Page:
Freedom is a double edged sword

I have always condemned the suppression of freedom in India, Pakistan, and elsewhere. But I have also said that too much freedom is also bad. This may sound like a contradiction, so let me explain.

Freedom cannot be an end in itself, it can only be a means to an end, and that end must be raising the standard of living of the people, and giving them better lives. Real freedom is possible only with abolition of poverty, unemployment, hunger, lack of proper healthcare, lack of good education etc. What use is freedom of speech, liberty, etc to a man who is poor, hungry and unemployed ?

I have said that this end cannot be achieved within the present system of parliamentary democracy in India ( because it runs largely on the basis of caste and religion, which are feudal forces, and further entrenches them ). It can only be attained by a mighty, historical united people’s struggle, i.e. a revolution, led by modern minded leaders determined to create a political and social order under which India rapidly industrialises and modernises.
Now it was only because I had freedom that I could think out and create the above idea. I had also to disseminate and spread it among the people, for an idea has to be propagated and not just kept in one’s head. For this I had recourse to the free social media, i.e.websites, facebook, twitter, etc ( the print media, which earlier used to publish my articles, has not been publishing them for many years, as evidently it has received instructions from some high authority not to do so ). Though not everyone in India is on the internet, those who are will spread my ideas to others ( provided the ideas are true and urgently needed by the people ), and these will spread them to still others, and so on. In other words, it will be a chain reaction.

So freedom is needed to attain the national aim, which must be abolition of poverty, unemployment, hunger, religious bigotry etc. To attain this end there must be freedom to think, freedom to speak, freedom to criticise, and freedom to dissent, because only by excercising these freedoms can our patriotic intellectuals think out ways and means to attain our national goal.

Great thinkers like Voltaire and Rousseau wrote at a time when there was Bourbon rule and strict censorship in France, and they had to fly for their lives to avoid persecution. Nevertheless, they used the little freedom they had to attack feudalism and religious bigotry.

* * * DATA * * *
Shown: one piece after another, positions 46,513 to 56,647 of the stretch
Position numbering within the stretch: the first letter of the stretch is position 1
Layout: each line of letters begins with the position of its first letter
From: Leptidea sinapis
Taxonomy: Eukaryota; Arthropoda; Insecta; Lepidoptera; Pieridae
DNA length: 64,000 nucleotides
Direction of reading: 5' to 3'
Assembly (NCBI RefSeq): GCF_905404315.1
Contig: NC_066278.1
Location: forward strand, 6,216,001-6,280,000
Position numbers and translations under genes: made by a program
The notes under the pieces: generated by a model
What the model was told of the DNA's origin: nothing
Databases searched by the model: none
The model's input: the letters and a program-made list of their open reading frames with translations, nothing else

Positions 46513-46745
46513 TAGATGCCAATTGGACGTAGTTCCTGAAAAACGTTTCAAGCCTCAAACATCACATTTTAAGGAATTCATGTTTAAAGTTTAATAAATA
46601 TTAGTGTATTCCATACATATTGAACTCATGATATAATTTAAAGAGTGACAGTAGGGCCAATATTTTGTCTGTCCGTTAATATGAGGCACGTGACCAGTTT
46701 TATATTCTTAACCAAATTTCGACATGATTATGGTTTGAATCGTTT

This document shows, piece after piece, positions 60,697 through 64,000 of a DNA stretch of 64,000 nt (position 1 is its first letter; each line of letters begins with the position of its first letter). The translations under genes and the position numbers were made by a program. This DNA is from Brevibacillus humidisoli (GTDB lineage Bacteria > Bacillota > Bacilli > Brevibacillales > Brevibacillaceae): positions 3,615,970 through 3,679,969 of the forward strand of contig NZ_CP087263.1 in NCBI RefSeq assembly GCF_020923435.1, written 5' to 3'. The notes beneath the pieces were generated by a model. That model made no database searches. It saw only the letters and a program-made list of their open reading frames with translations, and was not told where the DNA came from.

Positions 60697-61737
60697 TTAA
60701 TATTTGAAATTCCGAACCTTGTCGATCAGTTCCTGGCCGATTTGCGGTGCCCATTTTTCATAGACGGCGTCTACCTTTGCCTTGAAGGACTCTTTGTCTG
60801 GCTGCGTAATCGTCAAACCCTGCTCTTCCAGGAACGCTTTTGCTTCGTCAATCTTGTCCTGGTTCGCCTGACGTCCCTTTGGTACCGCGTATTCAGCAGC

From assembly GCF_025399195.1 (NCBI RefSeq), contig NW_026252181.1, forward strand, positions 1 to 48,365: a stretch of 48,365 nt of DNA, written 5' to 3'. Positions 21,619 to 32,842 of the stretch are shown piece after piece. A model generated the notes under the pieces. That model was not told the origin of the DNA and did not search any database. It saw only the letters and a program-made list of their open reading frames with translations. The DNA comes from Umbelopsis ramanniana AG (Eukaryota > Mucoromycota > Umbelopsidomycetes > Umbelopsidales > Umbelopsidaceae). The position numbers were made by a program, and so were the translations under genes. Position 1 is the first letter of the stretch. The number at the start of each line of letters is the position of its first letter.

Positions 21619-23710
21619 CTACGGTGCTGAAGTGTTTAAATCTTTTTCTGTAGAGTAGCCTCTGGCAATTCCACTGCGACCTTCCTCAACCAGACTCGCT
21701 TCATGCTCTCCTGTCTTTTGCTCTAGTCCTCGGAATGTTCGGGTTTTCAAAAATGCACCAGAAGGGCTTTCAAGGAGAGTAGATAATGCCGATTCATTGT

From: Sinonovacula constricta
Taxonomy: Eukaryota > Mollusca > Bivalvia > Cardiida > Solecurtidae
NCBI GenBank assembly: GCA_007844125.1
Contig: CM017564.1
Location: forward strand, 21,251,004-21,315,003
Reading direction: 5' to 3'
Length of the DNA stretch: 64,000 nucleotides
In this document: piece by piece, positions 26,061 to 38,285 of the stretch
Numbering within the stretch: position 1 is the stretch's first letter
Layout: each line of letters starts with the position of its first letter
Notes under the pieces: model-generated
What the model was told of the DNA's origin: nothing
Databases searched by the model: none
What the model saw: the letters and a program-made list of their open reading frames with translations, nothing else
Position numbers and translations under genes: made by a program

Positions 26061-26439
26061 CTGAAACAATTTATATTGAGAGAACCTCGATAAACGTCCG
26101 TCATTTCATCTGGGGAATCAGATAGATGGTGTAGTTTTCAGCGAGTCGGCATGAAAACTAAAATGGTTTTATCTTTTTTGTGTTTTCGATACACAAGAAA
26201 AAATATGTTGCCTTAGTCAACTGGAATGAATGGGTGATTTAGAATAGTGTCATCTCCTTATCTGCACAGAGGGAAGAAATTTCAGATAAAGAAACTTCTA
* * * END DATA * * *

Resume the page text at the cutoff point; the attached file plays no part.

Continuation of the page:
Of course not everyone will use this freedom to fight for a modern, prosperous India. Most people have to struggle for bare survival, and have no time for such thinking, and most others only want comfortable lives for themselves and their kith and kin, and are unconcerned about anything else.

But there are a handful of enlightened, patriotic, modern minded people who are determined to strive for a prosperous India, and freedom for them is crucial so that they can use their creativity and find out ways and means of attaining this end.
But freedom is a double edged sword. It can benefit, and also harm. The vested interests who wish the status quo to continue in India, and oppose radical transformation of the country into a modern, highly industrialised one, use freedom ( and the loyal media ) to polarise society, incite hatred among communities, and divert attention of the people from real issues like poverty, unemployment, hunger, price rise, etc to non issues or trivialities like building Ram Mandir in Ayodhya, cow protection, cricket, lives of filmstars, etc.

The Indian media, which largely breeds on sensationalism, glamour, religious polarisation and spreading hatred among communities etc is largely using their freedom to harm the Indian people, and are therefore anti-national, as explained below

Countries like Japan ( after the Meiji Restoration of 1868 ) and Turkey ( under Mustafa Kemal in the 1920s ) modernised under modern dictatorships, not democracy. In India parliamentary democracy has been a disaster, for it runs largely on the basis of caste and communal vote banks ( as everyone knows ).

So one must not regard freedom and democracy as a holy cow or fetish. It all depends on the historical context and situation.


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